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Raspberry Pruning Time!

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It's that time again. Dig out your heavy duty gloves, and eye goggles if you 'em.  Let's get to pruning those raspberries!!

To get the biggest yield in your raspberries, proper pruning is a must!  Not only do you get more berries with good pruning, but the berry size is larger and it helps to control the spread of diseases.  

All raspberry plants have perennial roots and biennial canes.  This means while the roots live on from year to year (given the proper growing zone and conditions), the canes die after producing fruit in their second year. 

Correct pruning should always be done in the early spring (March - April, depending on your zone), and is all based on how your plants grow and produce fruit which are unique characteristics for the various types of raspberries. 

 

Black, Purple or Summer Bearing Red or Yellow Raspberries

If you have black, purple or summer bearing red or yellow raspberries, you will notice that the stems produce leaves the first year, fruit the second and then die.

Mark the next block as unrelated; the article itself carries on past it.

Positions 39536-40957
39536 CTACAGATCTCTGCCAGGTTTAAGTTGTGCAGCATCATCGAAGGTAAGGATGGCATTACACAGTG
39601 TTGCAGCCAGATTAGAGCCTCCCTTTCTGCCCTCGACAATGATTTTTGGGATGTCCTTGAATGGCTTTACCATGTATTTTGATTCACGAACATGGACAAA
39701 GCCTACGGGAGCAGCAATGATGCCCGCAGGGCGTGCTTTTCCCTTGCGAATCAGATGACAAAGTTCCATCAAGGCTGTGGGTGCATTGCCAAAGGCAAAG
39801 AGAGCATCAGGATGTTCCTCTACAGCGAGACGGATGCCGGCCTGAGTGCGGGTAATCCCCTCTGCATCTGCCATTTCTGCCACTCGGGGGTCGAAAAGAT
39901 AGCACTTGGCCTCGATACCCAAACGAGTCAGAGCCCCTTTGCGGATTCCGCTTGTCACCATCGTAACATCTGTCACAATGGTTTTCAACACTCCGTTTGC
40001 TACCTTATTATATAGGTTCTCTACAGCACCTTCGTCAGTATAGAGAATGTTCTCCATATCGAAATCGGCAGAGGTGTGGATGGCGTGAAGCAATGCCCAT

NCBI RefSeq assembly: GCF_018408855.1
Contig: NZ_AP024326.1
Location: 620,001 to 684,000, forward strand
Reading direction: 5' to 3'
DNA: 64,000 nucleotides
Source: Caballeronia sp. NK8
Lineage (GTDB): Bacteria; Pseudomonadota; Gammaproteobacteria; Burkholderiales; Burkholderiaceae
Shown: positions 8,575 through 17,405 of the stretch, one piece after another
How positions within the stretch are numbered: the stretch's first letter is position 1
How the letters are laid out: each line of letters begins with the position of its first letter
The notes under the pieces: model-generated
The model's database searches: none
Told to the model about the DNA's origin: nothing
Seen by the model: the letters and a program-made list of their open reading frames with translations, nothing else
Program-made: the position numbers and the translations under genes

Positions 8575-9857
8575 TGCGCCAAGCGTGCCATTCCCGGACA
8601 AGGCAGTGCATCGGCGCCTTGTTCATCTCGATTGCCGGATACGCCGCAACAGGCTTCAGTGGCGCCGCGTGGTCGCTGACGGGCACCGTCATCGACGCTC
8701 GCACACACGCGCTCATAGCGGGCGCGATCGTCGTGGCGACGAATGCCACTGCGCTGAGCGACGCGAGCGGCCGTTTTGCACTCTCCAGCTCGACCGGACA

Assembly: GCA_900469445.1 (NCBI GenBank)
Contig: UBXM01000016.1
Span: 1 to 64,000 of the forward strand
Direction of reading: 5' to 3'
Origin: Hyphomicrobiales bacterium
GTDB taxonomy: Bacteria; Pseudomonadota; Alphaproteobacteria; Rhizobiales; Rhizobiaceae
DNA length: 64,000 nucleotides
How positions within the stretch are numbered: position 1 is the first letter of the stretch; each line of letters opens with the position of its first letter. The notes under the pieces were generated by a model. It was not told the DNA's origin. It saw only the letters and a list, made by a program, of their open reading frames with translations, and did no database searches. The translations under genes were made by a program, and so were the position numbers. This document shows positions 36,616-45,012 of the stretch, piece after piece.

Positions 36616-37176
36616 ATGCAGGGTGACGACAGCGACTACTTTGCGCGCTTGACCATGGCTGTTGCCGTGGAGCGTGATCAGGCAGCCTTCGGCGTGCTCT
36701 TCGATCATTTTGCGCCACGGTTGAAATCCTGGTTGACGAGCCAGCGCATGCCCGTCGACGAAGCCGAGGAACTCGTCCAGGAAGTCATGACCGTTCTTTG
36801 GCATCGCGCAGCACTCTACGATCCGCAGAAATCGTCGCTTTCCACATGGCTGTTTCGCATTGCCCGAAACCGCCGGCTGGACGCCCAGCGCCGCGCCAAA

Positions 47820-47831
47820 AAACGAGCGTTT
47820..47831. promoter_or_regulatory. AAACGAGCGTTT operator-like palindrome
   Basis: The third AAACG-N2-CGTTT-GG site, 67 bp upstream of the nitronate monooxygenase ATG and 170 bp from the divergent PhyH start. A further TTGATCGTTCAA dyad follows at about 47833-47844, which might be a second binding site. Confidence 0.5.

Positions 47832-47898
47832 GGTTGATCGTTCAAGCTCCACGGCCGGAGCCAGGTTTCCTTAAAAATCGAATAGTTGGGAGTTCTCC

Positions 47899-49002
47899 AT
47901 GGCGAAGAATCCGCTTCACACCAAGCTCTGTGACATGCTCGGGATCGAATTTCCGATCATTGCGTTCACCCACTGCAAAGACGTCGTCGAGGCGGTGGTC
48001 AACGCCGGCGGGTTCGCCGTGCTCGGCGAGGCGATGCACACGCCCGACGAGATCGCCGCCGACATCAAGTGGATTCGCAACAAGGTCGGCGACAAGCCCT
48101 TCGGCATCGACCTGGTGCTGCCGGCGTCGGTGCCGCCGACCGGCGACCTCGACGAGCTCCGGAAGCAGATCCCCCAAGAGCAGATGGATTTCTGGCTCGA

• Summer-Bearing Red and Yellow Raspberries

    Remove all weak, diseased, and damaged canes at ground level. Leave the most vigorous canes, those approximately 1/4 inch in diameter when measured 30 inches from the ground. After thinning, remaining canes should be spaced about 6 inches apart. Also, prune out the tips of the canes which have died due to winter injury. Cut back to live tissue. Red raspberries sucker profusely. Plants should be maintained in a 1- to 2-foot-wide hedgerow using a rototiller or spade.

  • Black and Purple Raspberries

    Remove the small, weak canes, leaving only four or five of the largest, most vigorous canes per clump or plant. Cut back the lateral branches to 12 inches in length for black raspberries and 18 inches for purple raspberries.

 

Fall Bearing Red and Yellow Raspberries

Fall bearing red and yellow raspberries usually will produce 2 crops.  The first year they will produce fruit in late summer or early fall at the tips of the stems, and in their second year they will produce fruit below last years fruit in the summer. The canes die after their second crop with fall bearing raspberries.

  • Fall-Bearing Red and Yellow Raspberries (Two Crop System)

    Follow the same pruning procedures as described for the summer-bearing red raspberries. This procedure allows you to obtain both a summer and fall crop.

  • Fall-Bearing Red and Yellow Raspberries (One Crop System)

    Prune all canes back to ground level in early spring. While the summer crop is lost, the fall crop should mature one to two weeks earlier. 

    Maintain the plants in a 1- to 2-foot-wide hedgerow.

    Total crop yield is typically larger utilizing the one-crop system versus the two-crop system.

     

 To help prevent pests and diseases, be sure to remove and destroy all pruned material from the garden.

Source: Richard Jauron, Department of Horticulture Iowa State University 

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